ARDMORE, Pa. - Justin Rose broke Phil Mickelson's back in last year's Ryder Cup at Medinah Country Club.
He broke Mickelson's heart Sunday in the U.S. Open at Merion Golf Club.
Rose became the first Englishman to win the U.S. Open since Tony Jacklin in 1970 with a final-round, even-par 70 to thwart Mickelson's quest to win the championship he covets the most. Rose held on at short but feisty Merion Golf Club to finish at 1 over par, two shots better than Jason Day and Mickelson, who now has a record six silver medals in the most taxing tournament of the year.
"This one's probably the toughest for me, because at 43 and coming so close five times, it would have changed the way I look at this tournament altogether and the way I would have looked at my record," Mickelson said. "Except I just keep feeling heartbreak."
Rose survived the par-4, 511-yard final hole with a perfect drive, a long iron just over the fringe and then a chip to an inch with a 3-wood for a tap-in par. He then watched as Mickelson's last-ditch effort to force a playoff, a chip from 30 yards on the 18th, scooted by the hole. Mickelson, who took the lead into the final round for the first time in the U.S. Open, finished with a 74. Day closed with a 71. Jason Dufner (67), Ernie Els (69), Billy Horschel (74) and Hunter Mahan (75) tied for fourth.
World No. 1 Tiger Woods and No. 2 Rory McIlroy have had better weeks. Woods, who counts three U.S. Opens among his 14 majors and a four-time winner this year, couldn't get a handle on the greens and closed with a 74 to finish at 13 over, his worst finishing score in relationship to par in the U.S. Open as a pro. McIlroy, the 2011 U.S. Open champion, couldn't quite get a grip on his entire game, bent the shaft in an iron in a fit of anger after hitting two balls into the creek at 11 and shot 76 to finish at 14 over.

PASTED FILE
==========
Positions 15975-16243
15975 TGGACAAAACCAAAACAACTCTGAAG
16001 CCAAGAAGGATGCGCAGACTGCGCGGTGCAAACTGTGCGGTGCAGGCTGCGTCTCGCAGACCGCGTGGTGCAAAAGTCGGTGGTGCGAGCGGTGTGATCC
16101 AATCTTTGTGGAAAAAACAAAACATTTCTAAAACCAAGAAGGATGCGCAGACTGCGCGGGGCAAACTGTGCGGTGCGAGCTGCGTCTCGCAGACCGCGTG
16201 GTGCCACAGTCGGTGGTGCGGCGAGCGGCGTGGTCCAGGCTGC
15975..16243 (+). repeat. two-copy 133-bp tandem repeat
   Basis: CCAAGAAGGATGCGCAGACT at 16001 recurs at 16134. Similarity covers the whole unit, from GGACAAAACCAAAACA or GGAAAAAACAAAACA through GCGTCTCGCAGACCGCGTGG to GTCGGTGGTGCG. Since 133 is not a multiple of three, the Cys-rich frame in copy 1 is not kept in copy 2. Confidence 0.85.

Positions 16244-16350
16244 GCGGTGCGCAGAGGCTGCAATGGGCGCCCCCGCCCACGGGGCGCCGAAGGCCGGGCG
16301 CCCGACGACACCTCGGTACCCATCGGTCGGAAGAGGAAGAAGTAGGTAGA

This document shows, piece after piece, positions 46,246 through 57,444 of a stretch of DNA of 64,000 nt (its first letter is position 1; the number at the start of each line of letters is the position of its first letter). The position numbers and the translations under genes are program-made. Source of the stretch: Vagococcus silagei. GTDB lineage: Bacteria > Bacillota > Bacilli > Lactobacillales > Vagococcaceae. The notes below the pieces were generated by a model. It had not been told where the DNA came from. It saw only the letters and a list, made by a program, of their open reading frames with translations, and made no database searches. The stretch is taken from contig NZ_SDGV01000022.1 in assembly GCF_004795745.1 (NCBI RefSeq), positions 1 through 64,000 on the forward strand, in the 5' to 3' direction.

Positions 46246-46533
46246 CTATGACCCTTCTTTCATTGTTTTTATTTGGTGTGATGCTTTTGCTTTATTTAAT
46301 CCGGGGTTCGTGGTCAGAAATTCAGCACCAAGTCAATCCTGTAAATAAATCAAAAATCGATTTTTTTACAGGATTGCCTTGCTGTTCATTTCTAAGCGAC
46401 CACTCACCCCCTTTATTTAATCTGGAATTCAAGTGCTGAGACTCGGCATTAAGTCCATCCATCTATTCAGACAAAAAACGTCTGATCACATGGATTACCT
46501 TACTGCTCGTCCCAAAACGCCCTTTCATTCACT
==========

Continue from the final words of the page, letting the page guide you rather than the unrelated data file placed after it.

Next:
Rose, 32, blew a kiss to the heavens after holing out on the 18th, a nod to his father, Ken, who was so instrumental in his son's life. Rose fought back tears in the victory ceremony as he talked of his late father.
"It wasn't lost on me that today is Father's Day," said Rose, who stunned Mickelson in singles action during Europe's win in the Miracle at Medinah when he first made a big-breaking 50-footer for birdie on the 17th hole and then a 12-footer for birdie on the 18th to win the last two holes in a 1-up victory.
"My dad was the inspiration the whole day. ... I just couldn't help but look up to the heavens and think that my old dad, Ken, had something to do with it.
"I was trying to keep it together, obviously, because I didn't want to be premature. Phil had two holes to play. But that was my time, the clouds had parted, it was kind of ironic. It was just a beautiful evening. And the way it worked out, I felt like I needed to do that."
Mickelson wasn't close to tears after his close call, the latest chapter in his thrilling, often tortuous ride spanning more than two decades through the U.S. Open. Mickelson, who has led the U.S. Open four times on the back nine on Sunday, lost by a shot when Payne Stewart holed a 15-footer for par on the final hole in 1999, was runner-up to Woods in 2002, to Retief Goosen in 2004, to Geoff Ogilvy in 2006 and Lucas Glover in 2009. The loss in 2006 was the most excruciating, for it was at Winged Foot that Mickelson made double bogey on the final hole after hitting a corporate tent with his drive and a tree with his second, to which he said "I am such an idiot."